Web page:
Personal Goals

David Allen said, “You can do anything, but you can’t do everything.” Everyday we’re given 24 hours to spend and I always find I’m an hour short.

It gets harder getting things done

Me: Our sense of accomplishment changes as we get older. In fact I hit a personal goal this past weekend.
Him: Oh, what was that?
Me: No one called me. It was great to be left to my own devices.
Him: I know what you mean.

Was out in Staten Island yesterday. Sat in traffic for a good part of it. There, I met up with a fella that I’m mentoring for one of the things I do in life.

We both agreed that it gets harder and harder to fight the inertia as you get older.

David Allen, who wrote Getting Things Done, said that, “You can do anything, but you can’t do everything.”

And that’s the problem: I wanna do everything. There are all these projects that I have in my head and I’m loathe to give up any of them.

I’d like to fix up my laughably bad German and my crappy Chinese, write more, wrestle more, fence more, cook more, etc. And yet, I have to constantly pick and choose.

Every day we’re given 24 hours to spend and I always find and I’m a day late and an hour short.

For the most part, I’ve cut out television – which has been huge – except for the news in the morning and the occasional Jeopardy contest with the wife.

For the most part.

Me: Do you think that a larger television would make our lives more fulfilling?
Her: No.
Me: OK, think about it for a bit and get back to me.

Location: my desk, still icing my damn leg
Mood: creative
Music: never one to be late, complain, express ideas in her brain
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7 replies on “Personal Goals”

i attended this workshop/have a book about living your life at 100%. but instead of trying to do 50 things all the time, just pick one thing and do it at 100% every day for a month. every day u focus on that task and at the end of the day u evaluate how u did that day. if u’re off track, no big deal, just try again the next day to improve on it. it breaks things up into manageable bits and helps you develop habits and routines that become effortless. at the end of 12 months, u should have accomplished 12 mini goals and made it a daily habit such that u don’t even have to think about what u’re doing anymore. does that make sense?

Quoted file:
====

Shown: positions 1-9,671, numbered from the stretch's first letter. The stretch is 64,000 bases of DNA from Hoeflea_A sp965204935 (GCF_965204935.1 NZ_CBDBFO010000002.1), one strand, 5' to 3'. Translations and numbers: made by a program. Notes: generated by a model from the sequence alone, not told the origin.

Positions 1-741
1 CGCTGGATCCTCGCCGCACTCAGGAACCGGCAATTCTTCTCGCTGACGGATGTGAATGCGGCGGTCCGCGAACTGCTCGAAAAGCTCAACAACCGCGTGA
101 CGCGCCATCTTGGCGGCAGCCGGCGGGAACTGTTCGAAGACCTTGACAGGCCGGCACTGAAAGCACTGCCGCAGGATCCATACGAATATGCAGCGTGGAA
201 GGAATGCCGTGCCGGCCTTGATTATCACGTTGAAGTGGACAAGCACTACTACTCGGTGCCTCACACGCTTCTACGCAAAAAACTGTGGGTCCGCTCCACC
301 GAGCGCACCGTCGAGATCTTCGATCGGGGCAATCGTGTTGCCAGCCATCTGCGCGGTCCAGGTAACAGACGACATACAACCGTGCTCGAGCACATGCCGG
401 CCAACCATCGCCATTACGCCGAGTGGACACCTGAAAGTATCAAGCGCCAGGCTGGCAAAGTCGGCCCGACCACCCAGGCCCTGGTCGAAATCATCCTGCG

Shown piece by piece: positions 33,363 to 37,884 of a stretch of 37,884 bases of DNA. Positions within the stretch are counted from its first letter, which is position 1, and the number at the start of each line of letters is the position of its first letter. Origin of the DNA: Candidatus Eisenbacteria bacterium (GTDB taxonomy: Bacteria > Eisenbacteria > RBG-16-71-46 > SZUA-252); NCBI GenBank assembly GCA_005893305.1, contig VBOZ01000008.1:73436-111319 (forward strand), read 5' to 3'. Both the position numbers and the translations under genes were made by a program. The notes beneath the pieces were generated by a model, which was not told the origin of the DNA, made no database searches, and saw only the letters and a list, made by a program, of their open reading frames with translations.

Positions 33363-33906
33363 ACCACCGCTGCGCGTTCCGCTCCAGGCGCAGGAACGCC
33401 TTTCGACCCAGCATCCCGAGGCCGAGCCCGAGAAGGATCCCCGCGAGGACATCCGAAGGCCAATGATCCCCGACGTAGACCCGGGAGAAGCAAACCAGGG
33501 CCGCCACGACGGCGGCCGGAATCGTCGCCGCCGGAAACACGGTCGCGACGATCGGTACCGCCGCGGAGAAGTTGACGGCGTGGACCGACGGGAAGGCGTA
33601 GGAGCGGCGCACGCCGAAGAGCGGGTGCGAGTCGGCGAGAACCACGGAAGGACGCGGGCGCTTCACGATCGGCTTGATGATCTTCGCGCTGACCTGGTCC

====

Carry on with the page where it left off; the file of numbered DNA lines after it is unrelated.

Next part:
i’m the same way with trying to do everything at once, having all these ideas, getting exhausted and burned out, and not being able to do any of it properly. then i start to feel like everything is falling apart and i’m a failure cuz i’m not accomplishing all these things in my head. i started microscopically small with my goals, like taking vitamins daily, and then eventually am at a comfortable place where my brain finally feels normal again. i think u have to build slowly and be patient with yourself and what ur expectations are. i’ve pretty much cut myself off from social media– unliked/unfriended/hid almost everything in FB, no twitter subscribers, no pinterest stalking. it’s amazing what that did for me. even tho i don’t tell everyone my business and feel a need to impress people, i had this internal sense of accomplishing, having a “story” to tell, keeping busy, maximizing time. but at the end of the day, no one gives a shit and u’re exhausted from trying to peacock and flaunt.

maybe for your “new years resolution” write out all your yearly goals and steps u need to accomplish onto a sheet of paper. cut them all into individual pieces and then throw half away. and buy this calendar ­čÖé

also it’s harder to get shit done because we have all developed adult ADD. if we were singularly focused, we could accomplish so much more in less time. (don’t get a bigger tv)

I think we can only really do three things at once at any given extended period of time. So I’m really trying to focus on three if at all possible. It’s hard because, like you, I find myself being pulled in one direction or the other but being able to drown out the other noise and focus is time consuming in and of itself!

Heard a great podcast Stanford lecture years ago that got turned into a book, “What I Wish I Knew When I Was Twenty” by Tina Seelig, and one of the main points was “You can do it all, just not at the same time.”

One of the best pieces of advice I’ve ever heard, and one of the hardest pieces of advice I’ve ever tried to take. I want to be a better bartender, musician, student. Exercise more, travel more, spend more time with friends, make new friends, make more money.

I think it’s a problem we’re all going to have until we either figure things out enough to write a successful book on the subject or die.

Being able to pick and choose what we actually want to focus on is always a problem for the curious, I think. Right now, I find that feel guilty that I’m not spending more time doing X instead of Y and vice versa.

And as for writing a successful book, I’m just concentrating on finishing what I start when I write; success, if it ever comes, is a secondary goal. For now…

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